The Meaning Behind Quotations: Aurelius on Pride and Sorrow

How calm and grounded do you think you would be if you were not influenced by pride or sadness? For years I have been preoccupied with this idea, which is also a strong focus in the School of Stoics. The philosopher, Roman general and emperor Marcus Aurelius recorded an admonition that calls for just such a careful approach to gain and loss.

This quote is still known today (after all, more than 1900 years later) and today we will take a closer look at it and explore its background, meaning and benefits:

"What you receive, accept without pride!

What you lose, give up without sorrow!"

Marcus Aurelius

Stoicism is pretty much all about the idea of breaking free from worldly dependence. This includes possessions, social concepts, and even interpersonal relationships.

This does not mean that these things are bad and should be fundamentally rejected. Rather, we should look at them soberly and be aware that they come and go.

Explanation: "What you receive, accept without pride!..."

The first part of the quotation is aimed at the human need for recognition. If we perform only in order to look good in front of others, then, in the philosophy of the Stoics, the essential meaning has not been recognized. Rather, one should perform in order to try to find fulfillment in the thing itself and not in self-expression (and a usually expected possible reward in the form of recognition).

It is also exciting that it speaks specifically of pride and not of joy. After a short reflection it becomes clear why: honest joy, without pride is honorable and legitimate.

In this article I'll go into more detail about Aurelius' thoughts on recognition, if you're interested in that topic.

Explanation: "...What you lose, give up without sorrow!"

The second part of the quote is aimed at the human tendency to become accustomed and attached to things, people or circumstances. This inevitably leads to a dependency, which, according to Marcus Aurelius' quote, must be avoided or loosened.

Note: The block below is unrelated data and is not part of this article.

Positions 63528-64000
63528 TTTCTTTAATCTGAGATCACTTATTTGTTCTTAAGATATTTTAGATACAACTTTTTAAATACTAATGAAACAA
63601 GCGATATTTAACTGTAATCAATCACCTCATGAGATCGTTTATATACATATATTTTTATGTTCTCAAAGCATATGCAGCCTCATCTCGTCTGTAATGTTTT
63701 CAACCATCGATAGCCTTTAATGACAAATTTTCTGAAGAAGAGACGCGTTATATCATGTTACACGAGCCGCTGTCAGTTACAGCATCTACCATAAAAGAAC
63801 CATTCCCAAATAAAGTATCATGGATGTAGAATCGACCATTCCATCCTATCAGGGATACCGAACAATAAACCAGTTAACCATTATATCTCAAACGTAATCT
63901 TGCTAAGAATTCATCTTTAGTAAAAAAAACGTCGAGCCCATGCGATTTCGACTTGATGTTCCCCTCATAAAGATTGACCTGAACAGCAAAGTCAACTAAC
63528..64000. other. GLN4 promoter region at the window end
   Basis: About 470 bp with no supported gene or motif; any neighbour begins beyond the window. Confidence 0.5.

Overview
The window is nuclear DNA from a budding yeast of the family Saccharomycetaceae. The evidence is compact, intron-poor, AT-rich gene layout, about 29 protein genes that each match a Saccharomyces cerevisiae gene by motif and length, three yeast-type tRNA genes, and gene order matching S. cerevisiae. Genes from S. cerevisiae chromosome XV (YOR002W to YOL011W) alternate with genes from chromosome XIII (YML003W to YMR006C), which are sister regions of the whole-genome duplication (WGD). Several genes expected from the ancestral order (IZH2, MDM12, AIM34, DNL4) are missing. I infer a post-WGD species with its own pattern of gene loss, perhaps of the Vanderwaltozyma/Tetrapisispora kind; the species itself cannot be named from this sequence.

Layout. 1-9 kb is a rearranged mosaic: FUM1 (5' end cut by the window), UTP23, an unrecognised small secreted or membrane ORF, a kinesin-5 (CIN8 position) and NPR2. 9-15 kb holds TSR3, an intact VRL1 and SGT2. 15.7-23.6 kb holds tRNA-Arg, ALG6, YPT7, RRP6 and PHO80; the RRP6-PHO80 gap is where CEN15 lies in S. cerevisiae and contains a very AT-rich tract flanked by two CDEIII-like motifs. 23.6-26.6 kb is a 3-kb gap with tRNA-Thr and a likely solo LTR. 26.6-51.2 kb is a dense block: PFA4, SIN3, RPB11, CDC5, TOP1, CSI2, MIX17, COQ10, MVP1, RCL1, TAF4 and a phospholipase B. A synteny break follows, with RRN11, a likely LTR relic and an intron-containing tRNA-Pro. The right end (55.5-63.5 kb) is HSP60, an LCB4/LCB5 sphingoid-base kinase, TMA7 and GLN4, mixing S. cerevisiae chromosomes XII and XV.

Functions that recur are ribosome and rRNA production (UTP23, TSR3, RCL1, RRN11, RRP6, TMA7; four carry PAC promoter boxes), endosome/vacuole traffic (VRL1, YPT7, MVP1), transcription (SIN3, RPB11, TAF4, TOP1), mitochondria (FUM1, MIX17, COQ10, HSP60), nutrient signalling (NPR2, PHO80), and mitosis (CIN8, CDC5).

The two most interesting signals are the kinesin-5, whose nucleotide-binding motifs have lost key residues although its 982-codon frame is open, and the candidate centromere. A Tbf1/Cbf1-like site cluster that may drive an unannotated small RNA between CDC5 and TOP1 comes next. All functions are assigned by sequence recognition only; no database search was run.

Aurelius was very privileged and one could easily think that he is not in the position to tell someone not to take losses so hard, but one should not forget that his life was marked by strokes of fate. Thus, the Roman emperor lost not only one, but several children in the course of his life.

Since loss is usually caused by external (extrinsic) circumstances, and in the Stoic school to which Marcus Aurelius belonged, the focus should be on inner (intrinsic) feeling, grief over loss - regardless of its exact form - is a granatia for a life marked by suffering and makes fulfillment a distant prospect.

Interesting fact:
The word School incidentally, in its original meaning did not identically describe the institution we know today.
In ancient Greek the word meant schole as much as "occupation during leisure, products of the leisure hours, lectures, lectures, learned conversations".

Again, it should be noted that it is not a matter of rejecting everything and isolating oneself. Although there were Stoics who disliked the social norms (the most famous example is probably Diogenes of Sinope, who is said to have urinated on passers-by, among other things), dealing with people and a certain amount of property was always the subject of their lives.

Both parts of the quotation have one thing in common: they are both about moderation, one of the main Stoic virtues. Moderation is supposed to ensure that one remains mentally and emotionally balanced and is neither too negative nor too positive. Extreme states of mind are considered dangerous in Stoicism.

The benefit for you behind this quote

If you take this quote to heart and manage to reduce your dependency on things, situations and people and become aware that these things are not permanent but transient, you will notice an extreme difference in your reaction to loss.

I am frankly not without grief at every loss (e.g. when someone beloved has passed away), but in many areas I have a very profound acceptance. This makes life much more carefree than I often observe in fellow human beings.

It is the same with pride; as far as possible I am without pride - which can sound very strange and even negative in relation to our western culture, since the term Pride is often equated with Have backbone. But that is not what is meant here. Rather, as explained before, it is about not letting pride grow out of one's achievements and possessions. On the one hand you are not dependent on external circumstances and on the other hand you are prepared for the inevitable loss of all things.

Did you like this article? You can let us inform you about new articles:

Similar Posts

Leave a Reply

Your email address will not be published. Required fields are marked *